The NHS Consultants’ Association backs the BMA campaign to withdraw the Health and Social Care Bill.
Following the Executive Committee meeting of the NHSCA on the 4 August 2011, there was a unanimous decision to congratulate and support the BMA over its decision to mount a public campaign to call for withdrawal of the Health and Social Care Bill.
The NHSCA continues to believe that the Health and Social Care Bill represents the greatest threat to the NHS in its history. Despite the government’s proposed changes to the Bill following the Future Forum report, the key policy levers to deliver a full blooded market based system with increasing NHS privatisation remain intact. Worse still, the bill is now even more complicated and will be more costly to implement.
The Royal College of GPs has worked out that the number of NHS statutory bodies is going to increase from 163 bodies to 521! No wonder why Dr Hamish Meldrum, chair of BMA council stated that the Bill was: “Hopelessly complex and it really would be better if it were withdrawn.”
We are now left with a policy mess, at a time when the NHS is facing the greatest funding crisis in its history, with the QIPP efficiency drive aiming to deliver £20bn of savings by 2014. This will actually act as a catalyst to drive increasing privatisation of the NHS, as PCT clusters are forced to ration NHS care due to financial constraints, and NHS trusts come under huge financial pressure to cut costs.
We are already seeing an increase in NHS waiting lists and many PCTs reducing their lists of ‘NHS core services’, both of which result in increasing uptake of private health insurance policies. This has been widely reported in the media (here and here).
The Bill will also abolish the private practice income cap on foundation trusts, which will be under severe financial pressure to treat more PPs to increase their income. Some trusts will be forced into mergers, management takeovers, or even have to close down under the proposed legislation. This pressure will be increased with the introduction of new providers into the system through the ‘any qualified provider’ (AQP) policy, which is just a rebranded version of the previous ‘any willing provider’ policy.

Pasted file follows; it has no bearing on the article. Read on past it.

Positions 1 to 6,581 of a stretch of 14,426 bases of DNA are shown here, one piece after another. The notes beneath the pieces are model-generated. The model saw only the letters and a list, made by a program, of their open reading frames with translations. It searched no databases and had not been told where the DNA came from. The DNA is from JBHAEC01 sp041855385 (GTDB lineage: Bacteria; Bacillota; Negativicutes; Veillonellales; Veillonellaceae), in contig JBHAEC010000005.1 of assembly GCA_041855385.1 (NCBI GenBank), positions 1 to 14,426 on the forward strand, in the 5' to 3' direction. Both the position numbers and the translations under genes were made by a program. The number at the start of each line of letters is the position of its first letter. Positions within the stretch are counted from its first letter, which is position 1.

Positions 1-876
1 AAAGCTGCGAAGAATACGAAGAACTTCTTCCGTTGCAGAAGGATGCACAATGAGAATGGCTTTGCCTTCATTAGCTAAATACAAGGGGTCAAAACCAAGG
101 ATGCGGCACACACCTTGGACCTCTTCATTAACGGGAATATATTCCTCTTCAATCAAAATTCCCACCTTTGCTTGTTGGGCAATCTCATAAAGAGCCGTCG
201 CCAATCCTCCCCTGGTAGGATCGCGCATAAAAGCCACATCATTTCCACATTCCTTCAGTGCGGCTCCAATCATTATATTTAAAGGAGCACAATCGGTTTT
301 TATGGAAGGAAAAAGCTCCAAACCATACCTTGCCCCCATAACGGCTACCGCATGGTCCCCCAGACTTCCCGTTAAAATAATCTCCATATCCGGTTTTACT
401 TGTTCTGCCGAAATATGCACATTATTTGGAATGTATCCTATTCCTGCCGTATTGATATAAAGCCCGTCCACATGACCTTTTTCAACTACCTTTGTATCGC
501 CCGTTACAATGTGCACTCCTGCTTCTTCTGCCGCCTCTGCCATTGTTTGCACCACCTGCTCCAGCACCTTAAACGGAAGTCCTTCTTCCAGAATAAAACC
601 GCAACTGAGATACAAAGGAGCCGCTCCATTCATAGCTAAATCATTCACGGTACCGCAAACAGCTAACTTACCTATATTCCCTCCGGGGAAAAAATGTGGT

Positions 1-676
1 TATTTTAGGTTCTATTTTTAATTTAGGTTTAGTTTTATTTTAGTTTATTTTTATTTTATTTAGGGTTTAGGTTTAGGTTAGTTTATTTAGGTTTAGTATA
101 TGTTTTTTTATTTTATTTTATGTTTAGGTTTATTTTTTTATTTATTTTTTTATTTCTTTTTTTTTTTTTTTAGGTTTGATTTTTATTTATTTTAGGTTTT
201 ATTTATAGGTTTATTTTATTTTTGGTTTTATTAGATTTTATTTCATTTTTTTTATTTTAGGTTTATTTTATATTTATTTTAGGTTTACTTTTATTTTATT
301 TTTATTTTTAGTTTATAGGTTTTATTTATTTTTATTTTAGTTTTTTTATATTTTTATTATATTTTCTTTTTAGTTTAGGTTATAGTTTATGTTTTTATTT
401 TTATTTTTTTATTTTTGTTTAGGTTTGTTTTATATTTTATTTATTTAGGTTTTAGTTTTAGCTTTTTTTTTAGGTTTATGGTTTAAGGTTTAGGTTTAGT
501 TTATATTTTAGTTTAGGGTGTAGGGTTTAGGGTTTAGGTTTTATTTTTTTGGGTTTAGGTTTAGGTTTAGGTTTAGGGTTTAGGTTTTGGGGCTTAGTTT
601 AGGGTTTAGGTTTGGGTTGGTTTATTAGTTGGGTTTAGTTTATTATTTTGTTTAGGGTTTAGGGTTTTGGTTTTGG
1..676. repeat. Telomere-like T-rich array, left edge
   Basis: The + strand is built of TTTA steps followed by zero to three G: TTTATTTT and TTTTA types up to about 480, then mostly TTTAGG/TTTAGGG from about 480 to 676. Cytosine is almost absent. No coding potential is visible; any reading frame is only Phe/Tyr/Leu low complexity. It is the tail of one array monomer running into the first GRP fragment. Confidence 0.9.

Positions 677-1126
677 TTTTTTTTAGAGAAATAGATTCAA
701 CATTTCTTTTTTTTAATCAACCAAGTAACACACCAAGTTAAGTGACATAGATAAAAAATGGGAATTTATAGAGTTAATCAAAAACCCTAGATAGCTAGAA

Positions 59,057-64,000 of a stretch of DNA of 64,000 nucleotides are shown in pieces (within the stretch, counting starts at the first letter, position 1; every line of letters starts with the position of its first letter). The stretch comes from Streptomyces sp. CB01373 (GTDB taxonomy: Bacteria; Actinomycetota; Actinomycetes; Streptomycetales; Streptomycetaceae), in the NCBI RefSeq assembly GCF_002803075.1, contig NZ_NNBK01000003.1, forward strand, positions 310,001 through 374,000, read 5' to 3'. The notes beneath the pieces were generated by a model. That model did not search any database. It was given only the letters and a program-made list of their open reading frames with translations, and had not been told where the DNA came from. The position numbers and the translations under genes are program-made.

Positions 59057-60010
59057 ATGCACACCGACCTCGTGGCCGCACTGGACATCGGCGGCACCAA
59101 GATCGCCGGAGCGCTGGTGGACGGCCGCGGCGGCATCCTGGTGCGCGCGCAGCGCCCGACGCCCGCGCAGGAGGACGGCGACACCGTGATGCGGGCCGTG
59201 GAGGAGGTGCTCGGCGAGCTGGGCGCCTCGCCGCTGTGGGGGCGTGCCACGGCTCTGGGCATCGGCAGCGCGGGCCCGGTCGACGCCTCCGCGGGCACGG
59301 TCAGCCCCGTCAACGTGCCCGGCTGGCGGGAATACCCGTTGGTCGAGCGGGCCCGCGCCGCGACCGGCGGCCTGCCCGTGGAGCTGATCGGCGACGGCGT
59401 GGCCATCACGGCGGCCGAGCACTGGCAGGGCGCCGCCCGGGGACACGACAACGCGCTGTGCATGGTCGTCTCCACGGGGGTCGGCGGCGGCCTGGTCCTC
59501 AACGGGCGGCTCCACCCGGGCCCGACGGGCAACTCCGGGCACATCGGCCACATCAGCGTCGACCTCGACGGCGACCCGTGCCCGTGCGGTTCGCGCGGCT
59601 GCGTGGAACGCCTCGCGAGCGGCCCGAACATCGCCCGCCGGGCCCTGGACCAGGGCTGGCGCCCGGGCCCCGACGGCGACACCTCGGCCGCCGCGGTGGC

The AQP policy is a key privatisation mechanism and is strengthened by the abolition of the NHS ‘preferred provider policy’. This will clearly impact upon the working lives of doctors as increasing numbers will find themselves working for private healthcare companies. Existing workers will have their terms and conditions protected by TUP legislation, but new employees to the NHS will not have these protections.
The most worrying aspect of the legislation is that once the Bill is enacted, the NHS is highly likely to be subjected to EU competition law because of the more open market nature of the system. This will make it nearly impossible to reverse the policies and the NHS will be finished as a comprehensive publicly funded, publicly provided and publicly accountable system.
It is therefore crucial that the profession backs the BMA over this public campaign to call for withdrawal of the bill. The presidents of the royal colleges should also be lobbied to back this campaign. This is the last chance saloon for the NHS and we must grasp it before it is too late.
Conflict of interest of author: Dr Clive Peedell is co-chair of the NHSCA and also a member of BMA council. However, the decision of the NHSCA exec committee to back the BMA was unanimous.